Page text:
Pho, or Vietnamese noodle soup, has gained much popularity in the U.S. over the last couple of decades. The big cities on the west coast, populated with so many Asian immigrants and with a constant influx of tourists, have turned pho into a hip, cool dish to eat.
Many of my school friends would have outings just to get pho, like it was this “cool” thing to do. “Let’s go eat soup with CHOPSTICKS! YEAH!” Yup. So cool. ;)
But even though plenty of people like to eat pho, not many people have tried to make it themselves. I have some good news for you: it’s very easy and inexpensive to do! There are tricks, of course, and I’m certainly not the expert. But it’s easy enough to make at home, and makes a ton of leftovers, so why not try your hand at it?
As you might know, this past October I made the best oxtail stew ever. The broth in the stew was so luxurious, so heavenly, I thought, why not make an oxtail pho?
I am half Vietnamese on my father’s side. My grandmother died when I was young, but I still have fuzzy memories of eating her pho noodle soup—preparing the bowls with the rice noodles, adding all the garnishes and a swirl of sriracha sauce…
Here are some old pictures of her, and some pictures from my wedding. I have her cheekbones, don’t you think?
Now, let’s make oxtail pho!
First, let’s gather ingredients. Here’s what you’ll need:
***Firstly, I just want to mention that this recipe makes a LOT of pho! Be prepared to feed a family. Or a friend. Or lots of friends. Or just eat pho for a week straight. Or freeze the leftover broth. Or you could cut this recipe in half. Just warning you. ;)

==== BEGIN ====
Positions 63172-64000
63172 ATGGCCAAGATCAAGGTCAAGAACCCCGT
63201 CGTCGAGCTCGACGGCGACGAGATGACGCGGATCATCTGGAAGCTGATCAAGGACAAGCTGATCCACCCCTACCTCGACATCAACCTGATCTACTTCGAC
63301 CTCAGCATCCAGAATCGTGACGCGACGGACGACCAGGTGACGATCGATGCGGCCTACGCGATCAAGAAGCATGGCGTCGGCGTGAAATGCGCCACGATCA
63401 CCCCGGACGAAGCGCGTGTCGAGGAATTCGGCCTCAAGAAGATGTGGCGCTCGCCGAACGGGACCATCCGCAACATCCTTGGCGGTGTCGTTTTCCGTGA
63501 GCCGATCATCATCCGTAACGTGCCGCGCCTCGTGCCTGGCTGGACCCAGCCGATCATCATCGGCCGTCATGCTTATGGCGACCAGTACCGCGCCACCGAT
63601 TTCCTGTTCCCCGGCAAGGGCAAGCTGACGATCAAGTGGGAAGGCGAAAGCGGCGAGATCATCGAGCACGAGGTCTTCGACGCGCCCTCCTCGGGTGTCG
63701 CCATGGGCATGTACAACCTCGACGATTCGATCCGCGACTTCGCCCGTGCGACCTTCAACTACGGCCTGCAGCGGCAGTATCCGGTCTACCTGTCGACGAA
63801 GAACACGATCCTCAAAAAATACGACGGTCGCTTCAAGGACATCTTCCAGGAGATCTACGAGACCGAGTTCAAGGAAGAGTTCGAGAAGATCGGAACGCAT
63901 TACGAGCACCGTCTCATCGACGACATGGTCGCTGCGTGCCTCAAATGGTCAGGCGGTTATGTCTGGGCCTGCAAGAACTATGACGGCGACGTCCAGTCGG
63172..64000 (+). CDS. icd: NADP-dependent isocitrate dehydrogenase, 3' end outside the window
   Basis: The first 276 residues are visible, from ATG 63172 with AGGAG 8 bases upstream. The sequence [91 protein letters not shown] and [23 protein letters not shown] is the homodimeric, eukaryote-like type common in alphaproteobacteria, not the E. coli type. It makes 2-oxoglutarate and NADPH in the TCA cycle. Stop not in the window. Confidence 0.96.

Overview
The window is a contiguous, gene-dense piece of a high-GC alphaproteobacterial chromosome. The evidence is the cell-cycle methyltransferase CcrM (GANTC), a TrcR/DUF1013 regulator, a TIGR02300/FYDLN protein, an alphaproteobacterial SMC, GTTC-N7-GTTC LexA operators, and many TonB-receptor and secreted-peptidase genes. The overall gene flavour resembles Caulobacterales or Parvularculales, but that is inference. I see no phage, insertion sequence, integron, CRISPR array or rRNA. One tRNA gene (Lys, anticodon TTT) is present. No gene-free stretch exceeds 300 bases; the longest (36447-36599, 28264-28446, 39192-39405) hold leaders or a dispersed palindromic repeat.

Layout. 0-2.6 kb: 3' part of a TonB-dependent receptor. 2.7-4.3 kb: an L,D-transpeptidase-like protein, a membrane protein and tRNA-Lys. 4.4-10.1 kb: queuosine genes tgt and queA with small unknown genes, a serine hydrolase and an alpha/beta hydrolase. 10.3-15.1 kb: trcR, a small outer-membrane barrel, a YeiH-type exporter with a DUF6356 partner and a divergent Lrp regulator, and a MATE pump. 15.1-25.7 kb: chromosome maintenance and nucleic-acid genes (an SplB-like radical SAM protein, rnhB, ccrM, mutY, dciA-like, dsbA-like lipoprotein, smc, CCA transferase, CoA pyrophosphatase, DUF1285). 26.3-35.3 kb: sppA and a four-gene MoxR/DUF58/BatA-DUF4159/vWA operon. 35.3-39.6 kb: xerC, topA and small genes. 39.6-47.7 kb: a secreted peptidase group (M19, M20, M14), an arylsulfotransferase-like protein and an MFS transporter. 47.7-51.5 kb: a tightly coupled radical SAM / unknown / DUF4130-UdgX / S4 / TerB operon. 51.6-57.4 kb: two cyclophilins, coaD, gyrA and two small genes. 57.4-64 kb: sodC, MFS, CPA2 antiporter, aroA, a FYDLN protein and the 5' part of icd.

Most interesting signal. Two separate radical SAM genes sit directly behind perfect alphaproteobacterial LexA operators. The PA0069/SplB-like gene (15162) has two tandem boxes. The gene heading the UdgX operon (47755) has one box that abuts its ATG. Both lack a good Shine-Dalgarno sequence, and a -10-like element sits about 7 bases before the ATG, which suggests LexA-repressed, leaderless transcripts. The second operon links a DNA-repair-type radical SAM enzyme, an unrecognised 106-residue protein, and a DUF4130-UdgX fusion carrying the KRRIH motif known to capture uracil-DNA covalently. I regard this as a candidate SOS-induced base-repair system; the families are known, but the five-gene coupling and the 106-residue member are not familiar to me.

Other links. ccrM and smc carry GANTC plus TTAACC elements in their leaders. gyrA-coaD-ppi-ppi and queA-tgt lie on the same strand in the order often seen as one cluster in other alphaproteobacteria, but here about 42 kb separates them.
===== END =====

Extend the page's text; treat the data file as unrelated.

***Secondly, this takes 10 hours to simmer. You can technically do it in 4 hours, but 10 hours is better. I began this before bed, and it was ready for lunch the next day. You could also just get up really early and have it ready for dinner on the same day.
Place the oxtail in a strainer, and rinse under cold water.
Place the oxtail in a 6 quart pot, fill with cold water, and bring to a boil.
While the water warms up to a boil, cut your onion in half and throw away the onion paper. Place the onion face down, along with the ginger in a baking pan. Then place the ban 3 inches away from the top of the onion (or on the highest rack), and broil for 15 minutes.
When the water starts to boil, a thick scum will float to the top. Skim this off and throw it away.
Pour the oxtail back into the strainer, and rinse again. Then place into the large stock pot, and fill the stock pot with clean filtered water.
Remove the charred outer layer from the onion, and cut the ginger into a few pieces. Add the onion and ginger to the pot.
Toast your spices. Place the whole cloves, cinnamon sticks, cardamom pods, fennel seeds, star anise or anise seeds, and coriander seeds in a dry skillet, and toast until aromatic. You won’t see the coriander seeds in my picture because I, unfortunately, ran out right before I made this.
Place the toasted spices, along with the whole peppercorns and cassia/bay leaves into a mesh sachet or tea bag. Make sure it’s tied securely. If you don’t have a tag bag, then use a bit of cloth and tie tightly with kitchen twine. Then, place the bag of spices in the pot.
Your pot should look like this, with the oxtail, onion, ginger, and spices:
Bring the pot to a boil, cover, reduce heat to a low simmer (on my stove, it was the #2), and simmer for 4-10 hours. Four hours is good. More is better. Make sure the broth continues to simmer after you turn the heat down before you walk away. It doesn’t need to be a steady simmer. A few bubbles and burps, every-so-often, suffices.
After 4-10 hours, your broth is done. Now, it’s time to prepare the noodles and garnishes.
Bring a 6 quart pot of water to a rolling boil.
Add the rice noodles to the boiling water, and remove from heat. Allow to soak according to the directions on the package. I used the Three Ladies Brand (buy here), which take 50-60 minutes to soak, so plan accordingly. *TIP: Be careful not to oversoak your rice noodles, or they will get mushy and fall apart.